sábado, 11 de maio de 2013

frittata de queijo e orégãos

A ideia inicial até era fazer uma omelete mas estava-me a apetecer algo diferente. Já tinha visto inúmeras receitas de frittata no Pinterest e resolvi experimentar. Segui as dicas para a omolete na Varoma da (Thermomix) Bimby mas ainda coloquei as tarteletes cerca de 10 minutos no forno eléctrico para ganharem cor.




Ingredientes:
4 ovos
leite q.b.
queijo a gosto
óregãos secos a gosto
sal q.b.
pimenta q.b.
800 g de água

Preparação:

Numa tigela bater os ovos com um pouco de leite, sal e pimenta. (Adiciono sempre um pouco de leite para ficarem mais fofos.) 
Forrar tarteletes com papel vegetal e colocar os ovos batidos. (Rendeu-me 3 tarteletes.)
Cortar os queijos (ou pulverizar na Bimby durante 15 seg/ vel 9) e distribuir pelas tarteletes e, por fim, polvilhar com óregãos secos.
Colocar a água no copo e a Varoma com a tarteletes e programar 25 min/ Varoma/ vel 1. Se necessário, programar mais 5 minutos. Para ganharem cor, pode ainda colocar 10 minutos no forno.

(Acompanhei com os deliciosos mini crepes de vegetais do Supermercado Chen.)








Frittata is an egg-based dish similar to an omelette or crustless quiche, enriched with additional ingredients such as meatscheesesvegetables or pasta. It may be flavored with herbs.The Italian word frittata derives from fritta, the feminine past participle of "to fry" (friggere),[1] and was originally a general term for cooking eggs in askillet, anywhere on the spectrum from fried egg, through conventional omelette, to an Italian version of the Spanish tortilla de patatas, made with friedpotato. Outside Italy, frittata was seen as equivalent to "omelette" until at least the mid-1950s.[2]In the last fifty years, "frittata" has become a term for a distinct variation that Delia Smith describes as "Italy's version of an open-face omelette".[3]When used in this sense there are four key differences from a conventional omelette:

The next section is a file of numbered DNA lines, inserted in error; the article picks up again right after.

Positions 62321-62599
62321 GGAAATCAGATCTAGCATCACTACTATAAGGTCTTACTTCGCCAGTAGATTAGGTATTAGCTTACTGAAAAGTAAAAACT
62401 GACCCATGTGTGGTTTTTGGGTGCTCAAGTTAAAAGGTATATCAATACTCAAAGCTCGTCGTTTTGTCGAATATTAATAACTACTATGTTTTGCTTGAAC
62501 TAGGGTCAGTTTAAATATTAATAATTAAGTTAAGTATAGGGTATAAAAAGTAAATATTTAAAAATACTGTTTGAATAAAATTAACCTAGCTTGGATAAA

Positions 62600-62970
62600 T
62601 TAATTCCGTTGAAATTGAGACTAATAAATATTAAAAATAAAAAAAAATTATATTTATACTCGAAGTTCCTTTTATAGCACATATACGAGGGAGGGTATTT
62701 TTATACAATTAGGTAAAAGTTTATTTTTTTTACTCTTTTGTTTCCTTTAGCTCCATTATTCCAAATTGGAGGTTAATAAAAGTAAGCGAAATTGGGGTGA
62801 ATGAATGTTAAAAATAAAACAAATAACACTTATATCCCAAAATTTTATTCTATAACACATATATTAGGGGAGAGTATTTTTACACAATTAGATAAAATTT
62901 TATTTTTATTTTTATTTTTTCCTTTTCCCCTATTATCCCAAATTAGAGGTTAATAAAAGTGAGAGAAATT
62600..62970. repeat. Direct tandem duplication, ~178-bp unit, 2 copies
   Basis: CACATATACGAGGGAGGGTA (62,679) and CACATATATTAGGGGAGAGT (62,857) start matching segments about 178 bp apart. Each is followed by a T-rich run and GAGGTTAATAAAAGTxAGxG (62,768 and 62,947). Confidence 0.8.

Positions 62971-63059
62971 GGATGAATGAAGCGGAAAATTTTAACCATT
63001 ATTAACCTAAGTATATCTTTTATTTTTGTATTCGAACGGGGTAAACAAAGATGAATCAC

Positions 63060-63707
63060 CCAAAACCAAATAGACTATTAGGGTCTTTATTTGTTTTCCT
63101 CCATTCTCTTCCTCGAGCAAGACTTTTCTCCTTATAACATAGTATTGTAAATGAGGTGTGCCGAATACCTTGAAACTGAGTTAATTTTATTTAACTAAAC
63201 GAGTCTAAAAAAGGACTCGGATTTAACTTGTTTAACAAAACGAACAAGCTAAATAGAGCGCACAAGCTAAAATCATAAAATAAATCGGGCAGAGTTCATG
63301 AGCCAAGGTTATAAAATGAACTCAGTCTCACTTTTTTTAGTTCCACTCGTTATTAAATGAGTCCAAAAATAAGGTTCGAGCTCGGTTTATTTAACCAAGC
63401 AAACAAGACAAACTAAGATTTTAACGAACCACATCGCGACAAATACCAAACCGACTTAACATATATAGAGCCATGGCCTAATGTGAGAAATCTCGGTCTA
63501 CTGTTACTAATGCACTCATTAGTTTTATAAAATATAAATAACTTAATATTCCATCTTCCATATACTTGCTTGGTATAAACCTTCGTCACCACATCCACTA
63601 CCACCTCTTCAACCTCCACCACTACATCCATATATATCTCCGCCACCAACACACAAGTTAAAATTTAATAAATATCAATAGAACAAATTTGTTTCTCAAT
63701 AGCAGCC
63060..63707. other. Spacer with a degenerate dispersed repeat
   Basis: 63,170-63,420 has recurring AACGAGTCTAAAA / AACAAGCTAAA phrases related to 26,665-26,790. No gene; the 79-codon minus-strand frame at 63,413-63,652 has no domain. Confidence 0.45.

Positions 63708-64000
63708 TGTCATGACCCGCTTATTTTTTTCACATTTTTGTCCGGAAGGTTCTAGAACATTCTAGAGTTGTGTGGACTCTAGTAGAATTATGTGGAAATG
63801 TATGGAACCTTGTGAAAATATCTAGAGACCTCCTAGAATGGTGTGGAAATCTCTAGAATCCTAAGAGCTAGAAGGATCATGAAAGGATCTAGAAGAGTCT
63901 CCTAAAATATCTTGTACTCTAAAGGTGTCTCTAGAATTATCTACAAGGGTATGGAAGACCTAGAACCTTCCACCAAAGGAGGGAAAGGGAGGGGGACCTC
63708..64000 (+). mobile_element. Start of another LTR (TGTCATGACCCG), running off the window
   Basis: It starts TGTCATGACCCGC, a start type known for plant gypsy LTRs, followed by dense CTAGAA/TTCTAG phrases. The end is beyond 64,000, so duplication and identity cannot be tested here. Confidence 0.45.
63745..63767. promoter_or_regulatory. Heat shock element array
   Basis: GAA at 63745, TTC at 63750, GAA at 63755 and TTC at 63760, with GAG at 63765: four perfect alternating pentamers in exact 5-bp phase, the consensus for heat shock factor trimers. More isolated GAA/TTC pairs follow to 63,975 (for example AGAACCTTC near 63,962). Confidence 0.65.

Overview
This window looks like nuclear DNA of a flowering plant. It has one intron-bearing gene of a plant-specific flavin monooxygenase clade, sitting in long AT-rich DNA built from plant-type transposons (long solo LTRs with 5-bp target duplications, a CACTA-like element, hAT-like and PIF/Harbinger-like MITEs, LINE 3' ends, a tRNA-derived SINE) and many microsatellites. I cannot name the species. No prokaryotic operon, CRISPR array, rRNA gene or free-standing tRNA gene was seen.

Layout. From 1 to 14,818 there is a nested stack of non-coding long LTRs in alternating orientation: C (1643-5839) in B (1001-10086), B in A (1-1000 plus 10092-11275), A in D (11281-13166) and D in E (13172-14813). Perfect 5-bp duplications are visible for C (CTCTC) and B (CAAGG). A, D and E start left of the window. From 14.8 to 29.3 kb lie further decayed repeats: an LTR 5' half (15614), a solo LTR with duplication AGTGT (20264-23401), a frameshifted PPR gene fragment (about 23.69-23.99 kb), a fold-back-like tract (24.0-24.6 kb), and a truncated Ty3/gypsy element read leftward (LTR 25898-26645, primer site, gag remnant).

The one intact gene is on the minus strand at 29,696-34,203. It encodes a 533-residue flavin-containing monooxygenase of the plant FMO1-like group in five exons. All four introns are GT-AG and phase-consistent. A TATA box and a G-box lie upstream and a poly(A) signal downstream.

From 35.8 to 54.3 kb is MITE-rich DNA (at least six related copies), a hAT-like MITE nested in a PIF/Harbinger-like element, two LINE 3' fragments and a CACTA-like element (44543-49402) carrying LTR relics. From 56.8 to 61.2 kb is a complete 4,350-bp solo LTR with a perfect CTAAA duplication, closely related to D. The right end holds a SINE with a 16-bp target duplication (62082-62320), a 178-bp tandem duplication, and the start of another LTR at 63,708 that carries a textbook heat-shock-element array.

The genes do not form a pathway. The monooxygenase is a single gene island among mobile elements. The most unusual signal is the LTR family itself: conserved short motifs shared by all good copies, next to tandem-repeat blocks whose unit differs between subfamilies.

• There is always at least one optional ingredient in a frittata and such ingredients are combined with the beaten egg mixture while the eggs are still raw[4][5] rather than being laid over the mostly-cooked egg mixture before it is folded, as in a conventional omelette.[6] Eggs for frittata may be beaten vigorously to incorporate more air than traditional savory omelettes, to allow a deeper filling and a fluffier result.
  • The mixture is cooked over a very low heat, more slowly than an omelette, for at least 5 minutes,[5] typically 15, until the underside is set but the top is still runny.[3][7]
  • The partly cooked frittata is not folded to enclose its contents, like an omelette, but it is instead either turned over in full,[4][7][8] or grilled briefly under an intense salamander to set the top layer,[3][5][7] or baked for around five minutes.[9]
  • Unlike an omelette, which is generally served whole to a single diner, a frittata is usually divided into slices. It may be served hot or cold, accompanied by fresh salads, bread, beans, olives, etc.


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